Clinical instructors' recruitment callenges: Interpretive Structural Modeling approach
Akram Sadeghian1, Shahram Tofighi2, Nikoo Yamani1, Tahereh Changiz1
1 Medical Education Research Center, Isfahan University of Medical Sciences, Isfahan, Iran
2 Department of Forecasting and Theory Building, The Iranian Academy of Medical Sciences, Tehran, Iran
|Date of Submission||02-Dec-2019|
|Date of Acceptance||20-Feb-2020|
|Date of Web Publication||30-Jun-2020|
Dr. Nikoo Yamani
Medical Education Research Center, Isfahan University of Medical Sciences, Isfahan
Source of Support: None, Conflict of Interest: None
CONTEXT: Universities of medical sciences are responsible for educating and training human resources (HRs) that provide services to all members of the community. Clinical educators play a significant role in the promotion of health and education in medical sciences universities.
AIMS: The aim of this study was to prioritize and develop a model to illustrate the relationship between faculty recruitment challenges in medical sciences universities.
SETTINGS AND DESIGN: Interpretive structural modeling (ISM) is a system design method initially introduced by Warfield (1974). This method helps create order in the complex interconnections between components of a system by interpreting the opinions of a group of experts. It both determines the priority of elements influencing one another and uncovers the association between the elements of a multipart set in a hierarchical structure.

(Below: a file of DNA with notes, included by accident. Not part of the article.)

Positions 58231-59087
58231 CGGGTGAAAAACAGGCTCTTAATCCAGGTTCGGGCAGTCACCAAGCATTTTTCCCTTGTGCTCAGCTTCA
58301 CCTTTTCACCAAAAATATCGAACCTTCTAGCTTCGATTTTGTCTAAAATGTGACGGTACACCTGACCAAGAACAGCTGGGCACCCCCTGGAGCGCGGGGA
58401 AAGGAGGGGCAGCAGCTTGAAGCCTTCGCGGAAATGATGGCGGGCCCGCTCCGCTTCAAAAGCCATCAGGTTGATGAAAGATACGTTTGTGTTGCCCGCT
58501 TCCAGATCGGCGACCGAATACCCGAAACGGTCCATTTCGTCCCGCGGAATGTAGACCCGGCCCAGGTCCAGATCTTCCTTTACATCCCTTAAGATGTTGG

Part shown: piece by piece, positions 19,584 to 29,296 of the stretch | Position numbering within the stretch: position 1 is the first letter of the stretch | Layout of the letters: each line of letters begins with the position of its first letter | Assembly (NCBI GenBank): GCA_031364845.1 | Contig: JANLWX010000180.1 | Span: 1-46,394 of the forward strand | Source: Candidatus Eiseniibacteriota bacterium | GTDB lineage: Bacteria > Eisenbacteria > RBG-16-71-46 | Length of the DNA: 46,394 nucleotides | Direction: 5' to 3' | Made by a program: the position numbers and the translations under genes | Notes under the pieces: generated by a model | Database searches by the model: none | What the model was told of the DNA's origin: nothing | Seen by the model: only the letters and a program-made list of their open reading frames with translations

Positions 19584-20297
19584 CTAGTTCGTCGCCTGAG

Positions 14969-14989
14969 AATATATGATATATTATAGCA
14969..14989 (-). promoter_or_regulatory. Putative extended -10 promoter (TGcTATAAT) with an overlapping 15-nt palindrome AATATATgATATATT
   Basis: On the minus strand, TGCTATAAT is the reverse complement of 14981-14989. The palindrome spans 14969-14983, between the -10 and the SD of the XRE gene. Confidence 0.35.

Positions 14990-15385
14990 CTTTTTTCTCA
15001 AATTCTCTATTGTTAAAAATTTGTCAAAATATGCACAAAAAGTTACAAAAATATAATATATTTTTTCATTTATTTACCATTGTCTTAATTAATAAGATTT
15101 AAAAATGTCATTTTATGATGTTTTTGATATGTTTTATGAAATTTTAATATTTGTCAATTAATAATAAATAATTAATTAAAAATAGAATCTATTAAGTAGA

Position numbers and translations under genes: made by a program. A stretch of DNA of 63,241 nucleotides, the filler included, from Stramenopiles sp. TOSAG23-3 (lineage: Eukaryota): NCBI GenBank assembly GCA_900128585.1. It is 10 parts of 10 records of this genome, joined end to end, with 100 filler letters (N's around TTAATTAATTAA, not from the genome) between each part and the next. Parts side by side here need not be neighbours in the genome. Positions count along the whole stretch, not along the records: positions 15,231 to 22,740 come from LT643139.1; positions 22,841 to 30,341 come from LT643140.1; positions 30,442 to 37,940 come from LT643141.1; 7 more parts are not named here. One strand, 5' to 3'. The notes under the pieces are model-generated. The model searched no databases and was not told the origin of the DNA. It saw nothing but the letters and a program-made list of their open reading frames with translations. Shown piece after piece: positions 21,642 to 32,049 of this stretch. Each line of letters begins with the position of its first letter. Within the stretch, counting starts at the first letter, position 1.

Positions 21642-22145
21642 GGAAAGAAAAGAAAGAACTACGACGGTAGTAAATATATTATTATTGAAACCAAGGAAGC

SUBJECTS AND METHODS: In this method, the identified challenges were built into a paired comparison questionnaire to be completed by policymakers and experts. By the same token, the obtained results were analyzed with the ISM technique.
STATISTICAL ANALYSIS: The four steps include identified variables related to the issue, structural self-interaction matrix, initial reachability matrix, and final reachability matrix was used for analysis. According to these steps, the ISM model was portrayed.
RESULTS: The ISM model was developed in ten levels that divided into three parts including key challenges, strategic challenges, and dependent challenges.
CONCLUSION: Health promotion and quality of education in medical sciences universities is dependent on quality of faculty recruitment system. According to the results, it is imperative that HR managers and policymakers improve existing rules and develop policies to solve the challenges in this area.
Keywords: Educator, human resource, interpretive structural modeling, recruitment
|How to cite this article:|
Sadeghian A, Tofighi S, Yamani N, Changiz T. Clinical instructors' recruitment callenges: Interpretive Structural Modeling approach. J Edu Health Promot 2020;9:152
|How to cite this URL:|
Sadeghian A, Tofighi S, Yamani N, Changiz T. Clinical instructors' recruitment callenges: Interpretive Structural Modeling approach. J Edu Health Promot [serial online] 2020 [cited 2020 Oct 21];9:152. Available from: https://www.jehp.net/text.asp?2020/9/1/152/288350
| Introduction|| |
Strategic human resource (HR) goal is to provide the appropriate staff to achieve the organization's targets. Smart managers have found that increasing their organization's efficiency is possible through the development and promotion of skilled and efficient staff. In this way, the medical universities are no exception. Universities of medical sciences have a unique position in training and providing medical services.